The fleeting months of spring and summer passed, bringing autumn, bringing winter. The group changed. The old ones were gone. New ones with new stories, new tragedies, came to spill a little grief from their overflowing hearts. Margaret listened; she was good at listening. Spring. Summer. Fall. Winter. A husband gone two months. A wife gone three weeks. A trio of children, gone in an instant. Paul gone forever. Spring. Summer. Fall. Winter. She watched them come and go with the leaves.
There is a woman named Margaret. Years ago she was young but it’s hard to remember those days, the memories worn smooth by the river of time. The brokenhearted come and go, seeking comfort, giving solace. Margaret stays, finding neither. Tuesdays, six o’clock, snacks will be provided. And always there is Margaret.
Tanim had attended performances of world-renowned ballet companies, private concerts by the greatest sopranos of the last century, exclusive gallery openings featuring rare, priceless paintings, and countless invitation-only galas hosted in some of the most marvelous vacation destinations across the world. He had been raised among opulence and beauty yet he had never seen anything more exquisite than the Ghost’s fights.
The man moved like the hands of a clock – smooth, practiced, portentous – and when he reached you, your time was up. His speed and skill with a knife remained unmatched by anyone who faced him, even when he fought against multiple opponents, yet what Tanim admired most was his economy of movement. While other fighters wasted time and energy first in posturing, then in wild swings of their fists or flashy kicks, the Ghost remained motionless except when absolutely necessary. Only his dark eyes, expressionless beneath hooded lids framed in pale lashes, moved back and forth as he tracked his opponent’s movements. He dodged attacks with little effort, stepping calmly aside as if the whole thing were a choreographed dance, not a fight to the death. When he grew bored of this and moved in for the kill it was always with one fluid motion that he cut their neck or sliced open an artery.
It seemed a shame the man had to settle for such mediocre opponents, ones who barely tested his skills or offered him any real challenge, not to mention an audience that didn’t fully appreciate those skills and constantly underestimated him. Yet Tanim also recognized that the Ghost belonged more in this illegal fight club held in an abandoned warehouse than he would in an arena surrounded by fans, or even in some private setting with an audience of wealthy elite. Maybe, much like Tanim himself, he didn’t truly fit anywhere.
They had not spoken again since that first night months ago when Tanim had embarrassed himself by asking for the Ghost’s name. After that, he had chosen to simply observe the man each time he was scheduled to fight, hoping both to learn more about him and perhaps earn even a small measure of his respect. Tonight, however, Tanim felt ready to potentially embarrass himself again if it meant taking another step closer to connecting with the Ghost.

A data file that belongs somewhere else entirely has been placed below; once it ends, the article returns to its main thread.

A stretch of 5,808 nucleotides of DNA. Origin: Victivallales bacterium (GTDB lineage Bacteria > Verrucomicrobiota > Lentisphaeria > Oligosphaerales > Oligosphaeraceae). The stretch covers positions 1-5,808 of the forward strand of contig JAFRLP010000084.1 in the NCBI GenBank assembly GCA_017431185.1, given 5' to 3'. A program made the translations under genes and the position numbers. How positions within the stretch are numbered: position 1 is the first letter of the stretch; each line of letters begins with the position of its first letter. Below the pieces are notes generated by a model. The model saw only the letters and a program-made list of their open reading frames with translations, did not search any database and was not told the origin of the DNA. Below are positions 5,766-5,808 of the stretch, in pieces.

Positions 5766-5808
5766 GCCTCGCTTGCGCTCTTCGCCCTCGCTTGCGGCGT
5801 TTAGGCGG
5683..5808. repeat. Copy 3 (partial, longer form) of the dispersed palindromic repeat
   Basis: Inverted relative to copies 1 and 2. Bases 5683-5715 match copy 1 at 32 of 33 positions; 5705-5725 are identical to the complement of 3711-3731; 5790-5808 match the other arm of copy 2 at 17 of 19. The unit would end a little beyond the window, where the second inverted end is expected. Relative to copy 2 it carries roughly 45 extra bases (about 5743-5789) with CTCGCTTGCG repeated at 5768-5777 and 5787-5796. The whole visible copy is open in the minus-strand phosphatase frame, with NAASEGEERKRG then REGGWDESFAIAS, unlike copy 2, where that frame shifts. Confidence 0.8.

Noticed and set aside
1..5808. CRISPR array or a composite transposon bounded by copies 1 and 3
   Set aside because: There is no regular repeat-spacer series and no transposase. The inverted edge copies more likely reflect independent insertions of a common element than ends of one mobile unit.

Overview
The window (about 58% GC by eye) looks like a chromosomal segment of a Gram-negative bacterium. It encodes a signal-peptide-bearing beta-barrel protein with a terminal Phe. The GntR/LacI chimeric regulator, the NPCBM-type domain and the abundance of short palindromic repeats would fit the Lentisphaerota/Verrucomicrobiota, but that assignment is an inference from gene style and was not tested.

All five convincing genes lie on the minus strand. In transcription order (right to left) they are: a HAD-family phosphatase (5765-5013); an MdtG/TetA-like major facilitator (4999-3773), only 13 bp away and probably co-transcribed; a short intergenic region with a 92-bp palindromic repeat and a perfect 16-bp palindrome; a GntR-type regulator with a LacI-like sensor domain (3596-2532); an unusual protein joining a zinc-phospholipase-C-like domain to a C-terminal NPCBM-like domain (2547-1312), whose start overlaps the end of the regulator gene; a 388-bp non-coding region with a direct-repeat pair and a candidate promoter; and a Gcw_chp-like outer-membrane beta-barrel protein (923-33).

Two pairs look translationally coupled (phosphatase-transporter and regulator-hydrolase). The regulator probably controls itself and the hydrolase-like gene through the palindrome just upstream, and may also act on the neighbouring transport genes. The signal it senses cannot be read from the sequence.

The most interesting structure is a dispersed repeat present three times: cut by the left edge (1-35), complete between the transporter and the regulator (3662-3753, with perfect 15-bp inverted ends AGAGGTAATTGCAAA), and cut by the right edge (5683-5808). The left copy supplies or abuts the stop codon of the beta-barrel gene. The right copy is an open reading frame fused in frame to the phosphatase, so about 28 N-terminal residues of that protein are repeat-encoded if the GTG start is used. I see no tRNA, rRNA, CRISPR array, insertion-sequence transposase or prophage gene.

After the Ghost finished off his final opponent for the night, Tanim left his customary table and headed for the back door through which the man always exited. They reached it at nearly the same time; the Ghost raised a silver eyebrow when Tanim opened the door for him but proceeded without a word. Tanim followed behind him, grateful to see they were alone in the back alley. It was a clear night, the full moon above casting the alley in stark lines of shadow and light. It limned the Ghost’s sharp jawline as he turned to face Tanim, thin mouth pulled back on one side in a wry expression Tanim found hard to parse.
“Are you here to ask my name again?” The Ghost tilted his head slightly as he asked the question, studying Tanim through narrowed eyes. While he no longer held the small knife he used during his fights, which was slightly comforting, Tanim knew from observation just how quickly it could be back in his hand if desired.
“No, not this time,” Tanim answered with what he hoped came across as a self-deprecatory laugh. “My apologies, I was a brute the last time we spoke. I shouldn’t have been so impolite.” The other man didn’t respond so after a second’s hesitation he forged on. “Actually, I was going to ask if you would, ah… like to go for a drink?”
If the full moon’s light hadn’t been shining down on them both, Tanim would have completely missed the twitch at that same corner of the Ghost’s mouth. “Drinks?” The man snorted, an unexpectedly human sound. “I suppose there’s no harm in indulging you this one time.” He began to head down the alley, then turned back to Tanim and held out a hand. “The name’s Daren, by the way.” Tanim glanced down to the proffered hand, long fingers still stained with smears of dried blood, and clasped it in his with a grin. “Tanim. Nice to finally meet you.”
“We’ll see about that,” A wry grin flickered over Daren’s face as he turned away.